{
                    case JsonToken.Comment:
                        break;
                    case JsonToken.PropertyName:
                        dic.Add(reader.Value.ToString(), ExpectDictionaryOrArrayOrPrimitive(reader));
                        break;
                    case JsonToken.EndObject:
                        return dic;
                    default:
                        throw new JsonSerializationException($"Unrecognized token: {reader.TokenType}");
                }
            }
            throw new JsonSerializationException("Missing End Token");
        }

        private static object ExpectArray(JsonReader reader)
        {
            var array = new List<Object>();
            while (reader.Read())
            {
                switch (reader.TokenType)
                {
                    case JsonToken.String:
                    case JsonToken.Integer:
                    case JsonToken.Boolean:
                    case JsonToken.Bytes:
                    case JsonToken.Date:
                    case JsonToken.Float:
                    case JsonToken.Null:
                        array.Add(reader.Value);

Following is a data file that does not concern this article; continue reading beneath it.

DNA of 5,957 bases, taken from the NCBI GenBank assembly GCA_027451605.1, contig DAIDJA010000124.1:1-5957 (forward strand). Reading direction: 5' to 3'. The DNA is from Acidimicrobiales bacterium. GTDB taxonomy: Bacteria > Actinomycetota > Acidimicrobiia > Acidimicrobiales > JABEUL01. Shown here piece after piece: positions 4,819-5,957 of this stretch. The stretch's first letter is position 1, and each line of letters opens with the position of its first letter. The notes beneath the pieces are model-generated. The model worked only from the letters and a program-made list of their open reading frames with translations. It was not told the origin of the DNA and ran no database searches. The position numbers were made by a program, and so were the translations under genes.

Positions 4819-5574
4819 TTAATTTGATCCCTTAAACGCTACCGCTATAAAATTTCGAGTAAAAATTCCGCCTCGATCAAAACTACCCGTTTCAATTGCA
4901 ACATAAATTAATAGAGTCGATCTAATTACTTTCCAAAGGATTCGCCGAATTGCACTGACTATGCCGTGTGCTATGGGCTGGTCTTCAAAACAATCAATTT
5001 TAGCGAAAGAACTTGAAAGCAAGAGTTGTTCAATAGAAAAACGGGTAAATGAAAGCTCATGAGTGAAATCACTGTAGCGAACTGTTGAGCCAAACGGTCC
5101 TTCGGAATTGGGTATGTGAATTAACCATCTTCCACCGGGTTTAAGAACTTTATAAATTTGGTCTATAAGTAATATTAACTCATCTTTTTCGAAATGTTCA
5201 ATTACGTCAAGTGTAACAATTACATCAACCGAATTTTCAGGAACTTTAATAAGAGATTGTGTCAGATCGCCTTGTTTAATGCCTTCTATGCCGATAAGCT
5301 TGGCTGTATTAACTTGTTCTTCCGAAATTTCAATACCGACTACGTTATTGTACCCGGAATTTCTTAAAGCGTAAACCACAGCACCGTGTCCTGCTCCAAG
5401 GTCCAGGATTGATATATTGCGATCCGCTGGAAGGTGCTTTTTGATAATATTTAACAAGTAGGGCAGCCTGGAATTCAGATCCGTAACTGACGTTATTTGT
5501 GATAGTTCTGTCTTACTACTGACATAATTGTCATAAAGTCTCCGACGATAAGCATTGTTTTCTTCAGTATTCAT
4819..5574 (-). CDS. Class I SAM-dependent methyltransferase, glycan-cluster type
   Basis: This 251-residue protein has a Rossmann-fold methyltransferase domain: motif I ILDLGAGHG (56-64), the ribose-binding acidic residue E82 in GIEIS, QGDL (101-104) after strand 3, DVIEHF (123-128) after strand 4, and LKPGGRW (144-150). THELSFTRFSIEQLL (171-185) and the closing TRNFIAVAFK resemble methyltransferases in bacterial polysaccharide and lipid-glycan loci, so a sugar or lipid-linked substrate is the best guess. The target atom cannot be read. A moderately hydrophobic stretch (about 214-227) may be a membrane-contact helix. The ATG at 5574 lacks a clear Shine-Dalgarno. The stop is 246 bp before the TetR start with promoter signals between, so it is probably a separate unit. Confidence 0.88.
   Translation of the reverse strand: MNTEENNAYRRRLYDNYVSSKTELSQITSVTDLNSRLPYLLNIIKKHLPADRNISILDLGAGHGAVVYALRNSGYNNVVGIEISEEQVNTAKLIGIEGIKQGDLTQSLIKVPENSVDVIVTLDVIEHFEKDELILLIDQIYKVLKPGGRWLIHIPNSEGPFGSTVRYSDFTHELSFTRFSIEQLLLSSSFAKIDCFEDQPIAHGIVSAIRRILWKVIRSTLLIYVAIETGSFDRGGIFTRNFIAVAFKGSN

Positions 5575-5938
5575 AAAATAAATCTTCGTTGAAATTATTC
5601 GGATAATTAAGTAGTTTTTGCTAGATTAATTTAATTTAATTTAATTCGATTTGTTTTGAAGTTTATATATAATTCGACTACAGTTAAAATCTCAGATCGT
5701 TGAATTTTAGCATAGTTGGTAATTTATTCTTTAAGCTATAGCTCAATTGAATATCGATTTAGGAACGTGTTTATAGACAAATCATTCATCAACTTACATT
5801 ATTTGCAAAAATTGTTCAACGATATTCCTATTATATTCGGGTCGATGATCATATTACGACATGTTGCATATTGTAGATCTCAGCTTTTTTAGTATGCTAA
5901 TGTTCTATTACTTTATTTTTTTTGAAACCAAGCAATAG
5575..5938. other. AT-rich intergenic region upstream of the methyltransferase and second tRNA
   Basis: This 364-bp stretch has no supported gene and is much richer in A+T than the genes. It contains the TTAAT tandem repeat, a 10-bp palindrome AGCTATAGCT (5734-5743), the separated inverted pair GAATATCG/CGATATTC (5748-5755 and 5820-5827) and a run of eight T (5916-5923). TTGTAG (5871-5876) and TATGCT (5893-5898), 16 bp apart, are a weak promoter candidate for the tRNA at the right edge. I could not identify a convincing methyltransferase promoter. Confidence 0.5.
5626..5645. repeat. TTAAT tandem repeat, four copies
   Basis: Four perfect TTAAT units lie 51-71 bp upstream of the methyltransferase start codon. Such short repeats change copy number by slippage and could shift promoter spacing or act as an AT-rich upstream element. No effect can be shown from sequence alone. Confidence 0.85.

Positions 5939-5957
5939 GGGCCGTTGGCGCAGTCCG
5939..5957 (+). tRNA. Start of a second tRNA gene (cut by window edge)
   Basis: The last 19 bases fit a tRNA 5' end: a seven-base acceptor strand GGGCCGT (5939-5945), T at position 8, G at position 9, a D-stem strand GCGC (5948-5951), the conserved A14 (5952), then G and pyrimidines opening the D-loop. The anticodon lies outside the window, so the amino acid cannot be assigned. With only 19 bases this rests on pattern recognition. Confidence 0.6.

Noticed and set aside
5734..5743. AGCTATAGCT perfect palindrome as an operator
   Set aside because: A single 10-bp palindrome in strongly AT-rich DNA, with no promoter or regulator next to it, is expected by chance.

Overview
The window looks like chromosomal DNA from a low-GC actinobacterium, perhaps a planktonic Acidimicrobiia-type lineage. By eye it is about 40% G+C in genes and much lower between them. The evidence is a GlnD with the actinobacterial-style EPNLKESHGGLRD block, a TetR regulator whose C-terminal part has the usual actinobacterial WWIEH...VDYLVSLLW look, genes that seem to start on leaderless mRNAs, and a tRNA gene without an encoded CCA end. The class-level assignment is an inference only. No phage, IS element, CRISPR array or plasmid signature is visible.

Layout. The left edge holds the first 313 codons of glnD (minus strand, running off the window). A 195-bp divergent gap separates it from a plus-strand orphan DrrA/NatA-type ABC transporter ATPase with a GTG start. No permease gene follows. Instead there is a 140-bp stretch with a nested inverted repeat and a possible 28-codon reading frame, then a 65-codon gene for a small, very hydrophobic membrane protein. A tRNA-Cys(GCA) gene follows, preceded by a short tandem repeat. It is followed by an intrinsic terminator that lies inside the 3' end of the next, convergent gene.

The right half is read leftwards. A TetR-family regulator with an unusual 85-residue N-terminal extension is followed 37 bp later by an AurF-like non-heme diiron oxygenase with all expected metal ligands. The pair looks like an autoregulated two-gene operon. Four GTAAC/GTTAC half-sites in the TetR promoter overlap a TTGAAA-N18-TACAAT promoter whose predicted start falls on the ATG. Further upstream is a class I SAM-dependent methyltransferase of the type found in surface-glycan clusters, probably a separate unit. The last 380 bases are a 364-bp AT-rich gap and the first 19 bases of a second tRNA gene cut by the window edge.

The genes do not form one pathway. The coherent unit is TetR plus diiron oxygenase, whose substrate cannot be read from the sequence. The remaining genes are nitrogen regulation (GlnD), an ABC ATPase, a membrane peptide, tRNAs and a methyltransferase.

break;
                    case JsonToken.Comment:
                        break;
                    case JsonToken.StartObject:
                        array.Add(ExpectObject(reader));
                        break;
                    case JsonToken.StartArray:
                        array.Add(ExpectArray(reader));
                        break;
                    case JsonToken.EndArray:
                        return array.ToArray();
                    default:
                        throw new JsonSerializationException($"Unrecognized token: {reader.TokenType}");
                }
            }
            throw new JsonSerializationException("Missing End Token");
        }

        public override bool CanConvert(Type objectType)
        {
            return objectType == typeof(Dictionary<string, object>);
        }
    }
}

And finally we can write a ParameterSerializer, which turns given list of user-defined types into a list of Dictionaries (with nested Dictionaries):

// Copyright (c) Philipp Wagner. All rights reserved.
// Licensed under the MIT license. See LICENSE file in the project root for full license information.

using System.Collections.Generic;
using Neo4JSample.Serializer.Converters;
using Newtonsoft.Json;

namespace Neo4JSample.Serializer
{
    public static class ParameterSerializer
    {
        public static IList<Dictionary<string, object>> ToDictionary<TSourceType>(IList<TSourceType> source)
        {
            var settings = new JsonSerializerSettings
            {
                NullValueHandling = NullValueHandling.Ignore
            };